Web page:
But not all were satisfied. Some scientists argued that the jaw and skull did not belong to the same individual. It was also observed that the few skull pieces could be arranged in a number of shapes and sizes to match any desired braincase and head shape that might be desired.

In reality, that is exactly what had been done. The parts had been carefully selected with consummate skill to provide only certain evidence while omitting certain other facts. The objective was to afterward reconstruct the head along ape lines, for the nearer the "reconstruction" could be pushed toward the brute beast, the more convincing it would appear as "scientific evidence" of evolution.

The objections offered were tossed aside and given little attention in scientific societies and even less in the public press. Human bones do not sell as many papers as do human-ape bones.

The actual bones were placed in the British Museum, and plaster casts of the half-man / half-ape "reconstruction" were sent to museums all over the world.

By August 1913, when the British Association for the Advancement of Science discussed the Piltdown bones, another molar tooth and two nasal bones "had been found" in that same gravel pit. It was marvelous how many pieces of bone kept appearing in that gravel pit!

Here we have bones well-preserved after 300,000 years in that damp gravel, whereas all the other millions upon millions of bones of animals and men who had lived and died in that area during that supposed time span were not to be found. Just that one set of skull pieces, jawbone, and teeth, and that was it. So close to the surface. Where does gravel come from? It is washed in from stream beds. Stream beds do such a good job of preserving 300,000-year-old bones! Well, back to the story.

In their final reconstruction of the bones, the men put their solitary canine tooth on the right side of the lower jaw at an angle suggestive of an ape. That helped the cause!

It does not take much to fool people, and the reconstructionists worked with care and forethought. With a human skull and an ape skull jaw before them as they worked, they shaped the plaster to produce an "ape-man."


Just as they are today, the critics were ignored.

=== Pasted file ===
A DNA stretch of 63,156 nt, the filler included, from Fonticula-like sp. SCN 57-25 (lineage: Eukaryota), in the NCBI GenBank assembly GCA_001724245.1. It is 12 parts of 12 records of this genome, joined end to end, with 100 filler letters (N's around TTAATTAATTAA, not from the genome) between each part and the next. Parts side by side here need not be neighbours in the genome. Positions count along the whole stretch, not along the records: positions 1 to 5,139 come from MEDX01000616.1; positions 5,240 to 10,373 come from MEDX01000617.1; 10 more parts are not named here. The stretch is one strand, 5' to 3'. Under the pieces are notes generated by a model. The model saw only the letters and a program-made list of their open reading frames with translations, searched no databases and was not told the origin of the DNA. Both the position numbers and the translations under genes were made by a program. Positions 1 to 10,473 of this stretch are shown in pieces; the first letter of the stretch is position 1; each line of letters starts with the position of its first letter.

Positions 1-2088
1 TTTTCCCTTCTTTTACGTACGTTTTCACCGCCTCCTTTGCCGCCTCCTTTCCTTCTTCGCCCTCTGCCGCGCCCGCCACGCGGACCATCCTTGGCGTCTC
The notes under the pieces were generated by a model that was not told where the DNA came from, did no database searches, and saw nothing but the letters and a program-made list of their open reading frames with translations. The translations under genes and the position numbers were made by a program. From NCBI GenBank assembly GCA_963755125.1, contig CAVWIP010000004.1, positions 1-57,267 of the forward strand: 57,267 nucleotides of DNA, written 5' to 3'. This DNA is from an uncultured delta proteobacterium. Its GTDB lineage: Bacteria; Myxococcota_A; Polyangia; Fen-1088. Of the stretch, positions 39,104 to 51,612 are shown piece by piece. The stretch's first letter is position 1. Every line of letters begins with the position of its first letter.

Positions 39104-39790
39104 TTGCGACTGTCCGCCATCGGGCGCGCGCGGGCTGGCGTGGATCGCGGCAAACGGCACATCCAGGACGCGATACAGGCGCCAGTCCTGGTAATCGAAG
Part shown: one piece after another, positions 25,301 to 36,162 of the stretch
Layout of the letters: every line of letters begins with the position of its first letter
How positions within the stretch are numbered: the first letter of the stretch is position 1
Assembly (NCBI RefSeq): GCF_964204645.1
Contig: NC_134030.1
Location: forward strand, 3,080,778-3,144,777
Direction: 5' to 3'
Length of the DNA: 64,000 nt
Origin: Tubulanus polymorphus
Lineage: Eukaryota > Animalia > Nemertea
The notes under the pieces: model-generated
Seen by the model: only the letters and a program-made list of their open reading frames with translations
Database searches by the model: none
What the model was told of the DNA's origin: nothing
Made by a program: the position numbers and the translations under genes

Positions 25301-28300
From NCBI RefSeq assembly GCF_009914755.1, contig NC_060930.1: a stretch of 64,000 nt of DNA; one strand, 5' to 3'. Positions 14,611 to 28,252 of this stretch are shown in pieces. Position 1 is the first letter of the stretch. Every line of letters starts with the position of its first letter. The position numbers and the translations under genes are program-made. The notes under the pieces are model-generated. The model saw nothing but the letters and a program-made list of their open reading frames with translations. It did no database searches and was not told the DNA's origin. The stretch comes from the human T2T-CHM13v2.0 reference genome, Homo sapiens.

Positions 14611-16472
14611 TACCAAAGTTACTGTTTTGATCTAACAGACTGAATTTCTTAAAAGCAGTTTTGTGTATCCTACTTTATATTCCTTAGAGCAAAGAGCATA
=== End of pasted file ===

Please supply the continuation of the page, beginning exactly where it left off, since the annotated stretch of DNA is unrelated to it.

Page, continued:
*Captain St. Barbe and *Major Marriott were two amateur paleontologists from Sussex, who later reported that, on separate occasions they had surprised Dawson in his office staining bones. Because of this, they suspicioned that his Piltdown bone finds were nothing more than fakes. Yet few would listen to them.

In 1915, Dawson sent Woodward a postcard announcing that he had found more fossils in a different gravel pit somewhere in the Piltdown area. No one has ever been told the location of that pit, however. But these new cranial bones, although even more fragmentary than the first ones, were with all due ceremony published by Woodward as "Piltdown II" finds in 1916, shortly after the death of Dawson.

Then came four other revelations:

(1) *W.K. Gregory, in 1914, and *G.S. Miller, in 1915, announced in scientific journals that the "right lower" canine tooth—was in reality a left upper tooth!

Scientists were not able to properly identify the only canine tooth in their possession, yet they were very definite in solemnly announcing that the Piltdown gravel was "in the main composed of Pliocene drift, probably reconstructed in the Pleistocene epoch." They had less dexterity with teeth in hand than with their specific dates millions of years in the past.

(2) Another complaint came from *Alex Hardlicka who, in a Smithsonian Report for 1913, declared that the jaw and the canine tooth belonged to a chimpanzee.

(3) A dental anatomist examined the teeth in 1916, and duly reported that they had been filed. The file marks were quite obvious to see. But Keith and Woodward chose to ignore the report. They had good reason to ignore it.

(4) In 1921, *Sir Ray Lankester, maintained that the skull and jaw never belonged to the same creature. His conclusion was confirmed by David Waterston of the University of London, King's College.

But NOT ONE of the above four revelations ever reached the public press in any appreciable amount. A whole generation grew up with "Piltdown Man" as their purported ancestor. Textbooks, exhibits, displays, encyclopedias—all spread the good news that we came from apes after all.